During the 1910s, the Japanese Empire laid down what was to become its first true Dreadnought battleships that made up the "Fuso-class". These arrived in examples, IJN Fuso herself and sister-ship IJN Yamashiro. The pair was operated actively during World War 1 (1914-1918) and served into 1944 - the World War 2 period (1939-1945). Both were eventually lost to action.
From this beginning was furthered a new design at about the same pre-World War 1 time to follow the more successful qualities of the Fuso-class. This begat the Ise-class which were mainly modifications of the earlier warships that included the rearranging of the main 14" guns across six twin-gunned turrets as opposed to the Fuso's four triple-gunned arrangement. The rearrangement helped to spread the primary armament about the length of ship so as to avoid a single direct hit knocking out multiple primary gun stations as once. The secondary battery of 6" guns was replaced by a more useful collection 16 x 5.5" weapons, these in single-gunned mountings. To this armament suite was added 4 x 3" guns to serve in the Anti-Aircraft (AA) role and 6 x 21" Torpedo tubes to attack surface combatants at range.
The Ise-class was slightly better armored than the preceding Fuso-class by some 1,000 tons of protection. Armor ranged from 11.8" at the belt to 3.3" along the deck and 10" at the main turrets. Internally, 24 x new boilers promising better performance were installed, these feeding 2 x Steam turbines and outputting 45,000 horsepower to 4 x Shafts under stern. Speeds reached 23 knots and range was out to nearly 9,700 nautical miles.
Kawasaki of Kobe, Japan was charged with the construction of IJN Ise. She was ordered on April 11th, 1913 and saw her keel laid down on May 10th of that year. She was launched to sea for trials and evaluation on November 12th, 1916 and made her way into commissioning on December 15th, 1917. Her sister, IJN Hyuga, was constructed by Mitsubishi at Nagasaki and entered service a year later.
Dimensions of Ise reached 683 feet in length with a 94 foot beam and a draught of 29.3 feet. Displacement was 31,760 tons under standard load and 37,100 tons under full load. The crew complement was 1,198 personnel. In her original guise, the warship held a two-mast profile with a pair of smoke funnels featured at midships. The deck line ran unobstructed from bow to stern. Primary turrets were positioned with two forward, two amidships and two overlooking the stern.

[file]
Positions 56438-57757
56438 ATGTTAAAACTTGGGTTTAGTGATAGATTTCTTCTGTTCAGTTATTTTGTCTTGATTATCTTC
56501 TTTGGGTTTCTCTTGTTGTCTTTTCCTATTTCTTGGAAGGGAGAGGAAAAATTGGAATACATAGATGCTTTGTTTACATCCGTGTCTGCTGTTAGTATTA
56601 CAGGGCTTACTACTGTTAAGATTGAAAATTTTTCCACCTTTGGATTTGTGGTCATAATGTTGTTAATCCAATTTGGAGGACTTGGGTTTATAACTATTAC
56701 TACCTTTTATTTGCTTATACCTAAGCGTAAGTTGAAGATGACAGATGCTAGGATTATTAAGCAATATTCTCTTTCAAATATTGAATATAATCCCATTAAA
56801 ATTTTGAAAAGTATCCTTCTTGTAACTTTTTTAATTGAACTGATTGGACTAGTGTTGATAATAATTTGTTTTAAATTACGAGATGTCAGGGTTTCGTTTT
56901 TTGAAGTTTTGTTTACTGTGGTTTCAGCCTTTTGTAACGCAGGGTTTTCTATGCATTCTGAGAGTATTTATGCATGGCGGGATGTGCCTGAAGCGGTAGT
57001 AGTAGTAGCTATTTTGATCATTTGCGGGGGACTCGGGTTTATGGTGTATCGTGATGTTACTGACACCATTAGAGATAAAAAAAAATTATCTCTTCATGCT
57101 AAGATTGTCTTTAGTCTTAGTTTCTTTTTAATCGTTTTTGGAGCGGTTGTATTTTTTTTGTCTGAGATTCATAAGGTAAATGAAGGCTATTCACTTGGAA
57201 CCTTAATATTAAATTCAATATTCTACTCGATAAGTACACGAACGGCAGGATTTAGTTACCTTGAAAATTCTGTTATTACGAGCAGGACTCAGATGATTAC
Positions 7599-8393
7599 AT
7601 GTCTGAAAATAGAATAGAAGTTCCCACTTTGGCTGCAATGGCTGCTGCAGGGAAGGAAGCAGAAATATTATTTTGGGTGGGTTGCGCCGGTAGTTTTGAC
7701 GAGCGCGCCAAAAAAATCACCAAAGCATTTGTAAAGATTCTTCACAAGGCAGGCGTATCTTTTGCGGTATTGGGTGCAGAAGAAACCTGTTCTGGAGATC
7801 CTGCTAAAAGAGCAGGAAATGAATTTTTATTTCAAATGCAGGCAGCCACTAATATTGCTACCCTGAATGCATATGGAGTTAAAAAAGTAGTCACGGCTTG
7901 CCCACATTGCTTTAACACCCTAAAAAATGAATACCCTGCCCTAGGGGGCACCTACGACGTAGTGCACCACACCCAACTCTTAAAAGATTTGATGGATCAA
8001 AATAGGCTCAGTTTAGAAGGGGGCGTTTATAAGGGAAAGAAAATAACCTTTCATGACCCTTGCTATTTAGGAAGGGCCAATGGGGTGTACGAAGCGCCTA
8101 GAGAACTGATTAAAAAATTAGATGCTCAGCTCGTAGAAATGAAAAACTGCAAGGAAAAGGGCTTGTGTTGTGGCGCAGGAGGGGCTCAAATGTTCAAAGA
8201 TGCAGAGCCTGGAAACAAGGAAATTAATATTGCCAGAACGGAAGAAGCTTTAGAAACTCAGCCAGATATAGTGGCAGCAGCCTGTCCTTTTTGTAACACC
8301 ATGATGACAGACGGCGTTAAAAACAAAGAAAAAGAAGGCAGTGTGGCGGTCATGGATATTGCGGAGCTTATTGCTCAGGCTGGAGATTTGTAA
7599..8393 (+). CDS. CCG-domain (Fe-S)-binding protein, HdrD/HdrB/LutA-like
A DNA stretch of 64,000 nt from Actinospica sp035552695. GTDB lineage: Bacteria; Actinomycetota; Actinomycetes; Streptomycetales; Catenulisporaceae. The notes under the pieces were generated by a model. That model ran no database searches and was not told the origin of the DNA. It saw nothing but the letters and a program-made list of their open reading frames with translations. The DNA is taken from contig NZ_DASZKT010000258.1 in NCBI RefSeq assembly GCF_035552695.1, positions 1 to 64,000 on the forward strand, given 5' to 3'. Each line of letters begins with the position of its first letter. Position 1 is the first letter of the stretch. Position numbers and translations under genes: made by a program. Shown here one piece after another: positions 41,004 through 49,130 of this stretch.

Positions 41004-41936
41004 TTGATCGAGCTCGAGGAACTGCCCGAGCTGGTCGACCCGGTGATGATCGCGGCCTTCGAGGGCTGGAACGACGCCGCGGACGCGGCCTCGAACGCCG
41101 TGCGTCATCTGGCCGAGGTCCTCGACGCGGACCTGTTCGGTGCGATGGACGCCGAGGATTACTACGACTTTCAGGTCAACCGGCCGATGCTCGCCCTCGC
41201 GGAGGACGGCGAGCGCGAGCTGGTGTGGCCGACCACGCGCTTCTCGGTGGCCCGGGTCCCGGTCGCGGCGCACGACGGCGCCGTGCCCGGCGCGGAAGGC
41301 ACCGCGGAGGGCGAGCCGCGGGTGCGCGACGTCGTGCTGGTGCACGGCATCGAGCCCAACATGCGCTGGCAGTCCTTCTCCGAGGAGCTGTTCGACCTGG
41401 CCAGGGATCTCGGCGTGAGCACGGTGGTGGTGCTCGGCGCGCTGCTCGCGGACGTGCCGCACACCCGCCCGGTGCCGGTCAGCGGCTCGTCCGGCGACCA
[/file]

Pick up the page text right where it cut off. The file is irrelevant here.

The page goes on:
During an overhaul period spanning from 1928 until 1929, IJN Ise had her superstructure expanded some and better support for aircraft was introduced. From 1931 until 1932, the warship was the focus of a greater modernization effort when her AA systems were completely replaced for the better. Again the superstructure was expanded and become more in line with the "pagoda-style" common to other IJN ships. Her aft-section was modified to allow the launching of up to three recoverable biplane seaplanes from the stern from a single catapult system. More extensive reconstruction then arrived in August of 1935 and this lasted until March of 1937 - adding more armor protection and better power output.
When war between the Japanese Empire and the United States broke out with the December 7th, 1941 assault on Pearl Harbor, Hawaii, IJN Ise was held in a reserve support role. Type 21 air-search radar was added in May of 1942 while the ship was undergoing repairs from an accident. Following the disastrous defeat at the Battle of Midway in 1942 against the Americans (in which several prized carriers were lost), the Ise-class was earmarked for conversion to "hybrid aircraft carriers" while retaining some of their Dreadnought battleship qualities. This involved the addition of a complete flight deck over the stern section as well as hangar support facilities which took over the place of the aft turrets. The air wing became twenty-two total aircraft which were all recoverable seaplane types (recovered by way of crane). The aircraft were to be launched by a single catapult system. The work was done before the end of 1943.
Despite their reconstruction, Ise and her sister never carried the air wing in an operational role and thusly never tested as hybrid carriers during the whole of the war. Instead, the pair were primarily reserved as decoy ships during the games of "Cat-and-Mouse" between the IJN and the United States Navy (USN) during the Pacific Campaign. This was the case during the Battle of Leyte Gulf in October of 1944 and Ise was able to use her guns in anger during the Battle of Cape Engano as part of the same campaign. However, owing to shortages of simple resources such as fuel, the pair were seldom used towards the end of the war and languished in port. USN warplanes then affected IJN Ise's wartime tenure when they attacked her where she berthed on July 28th, 1945 - Ise taking two bombs during an assault on Kure that involved some 240 USN warplanes. In a final bid of desperation, Ise was reinstated as a floating Anti-Aircraft (AA) battery positioned between Kure and Kurahashijima and suffered another attack on July 24th, 1945 when sixty USN planes arrived. Additional damage led her to sink where she berthed and subsequent salvage efforts proved fruitless. She lay there until the end of the war in August of 1945 and, in November of that year, she was struck from the Naval Register. Her scrapping took place from 1946 to 1947 bringing about her formal end.